Wednesday, July 31, 2013

Bluegrass Breakdown

To compost or not to compost, that is the question: whether 'tis nobler to leave the grass lie where it falls or add it to the compost bin?

Making up about half of our yard trimmings by weight, the most important factor in disposing of grass is that it doesn’t end up in the landfill. I contend just mowing it is the best option for grass clippings and here are five reasons why:
  1. Saves time as there is no need to stop and empty your bag attachment.
  2. Reduces work as you don’t have to bag or rake.
  3. Feeds your lawn. Grass clippings contain nutrients that can generate up to ONE THIRD of your lawn’s total fertilizer needs.
  4. Decomposing grass clippings may enhance soil microbe activity.
  5. Clippings shade the soil surface and reduce moisture loss due to evaporation.
I know some of you are thinking, “what about that nasty thatch?” According to the U.S. EPA, “thatch is actually a layer of organic material made up of grass roots, not mown grass blades. Grass clippings are about 90 percent water, so they decompose very quickly”.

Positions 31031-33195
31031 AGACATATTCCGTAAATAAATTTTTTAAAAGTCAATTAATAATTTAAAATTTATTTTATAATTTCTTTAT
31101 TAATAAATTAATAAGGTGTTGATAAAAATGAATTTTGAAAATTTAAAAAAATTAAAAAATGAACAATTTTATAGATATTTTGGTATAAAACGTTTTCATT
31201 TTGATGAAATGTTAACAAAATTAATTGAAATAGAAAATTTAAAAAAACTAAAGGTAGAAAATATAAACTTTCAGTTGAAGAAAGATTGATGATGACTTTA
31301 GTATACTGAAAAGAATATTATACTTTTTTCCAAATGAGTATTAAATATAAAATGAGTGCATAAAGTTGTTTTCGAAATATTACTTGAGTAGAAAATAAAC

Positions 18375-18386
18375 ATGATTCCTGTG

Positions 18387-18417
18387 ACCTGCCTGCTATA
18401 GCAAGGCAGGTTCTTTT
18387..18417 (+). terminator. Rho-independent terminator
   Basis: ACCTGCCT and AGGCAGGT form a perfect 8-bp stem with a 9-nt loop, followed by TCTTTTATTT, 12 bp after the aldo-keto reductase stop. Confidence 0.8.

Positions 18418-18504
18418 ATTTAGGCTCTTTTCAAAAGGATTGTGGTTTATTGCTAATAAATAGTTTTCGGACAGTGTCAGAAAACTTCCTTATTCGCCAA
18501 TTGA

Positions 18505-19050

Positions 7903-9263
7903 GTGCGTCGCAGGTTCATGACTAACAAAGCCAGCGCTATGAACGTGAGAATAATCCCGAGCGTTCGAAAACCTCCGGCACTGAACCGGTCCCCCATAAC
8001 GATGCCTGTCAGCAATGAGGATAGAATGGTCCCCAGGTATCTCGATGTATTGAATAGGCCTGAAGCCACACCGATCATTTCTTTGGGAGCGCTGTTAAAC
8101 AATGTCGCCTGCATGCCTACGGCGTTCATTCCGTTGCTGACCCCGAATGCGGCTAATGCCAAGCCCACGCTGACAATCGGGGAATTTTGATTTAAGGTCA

Okay, so now you’re thinking, “I don’t have enough fruit and vegetable scraps to add the needed nitrogen to my compost. I need my clippings!” Solution found: eat more fruits and veggies, bring home your coffee grounds and tea bags from work, buy a bunny and add its droppings~ you get the picture!
BTW, my blog title: BluegrassBreakdown was written by Bill Monroe. If you’ve never heard it, look it up. It’ll get you motivated to get out and cut that grass!


  1. Thanks for the information.
    Keep it coming !!!

  2. Where I live, it's easy to collect grass clippings from the neighbors. I can leave my own clippings on the lawn, and add the neighbor's clippings to my compost pile. Grass clippings are an excellent compost feedstock because they decay quickly and really heat up the pile.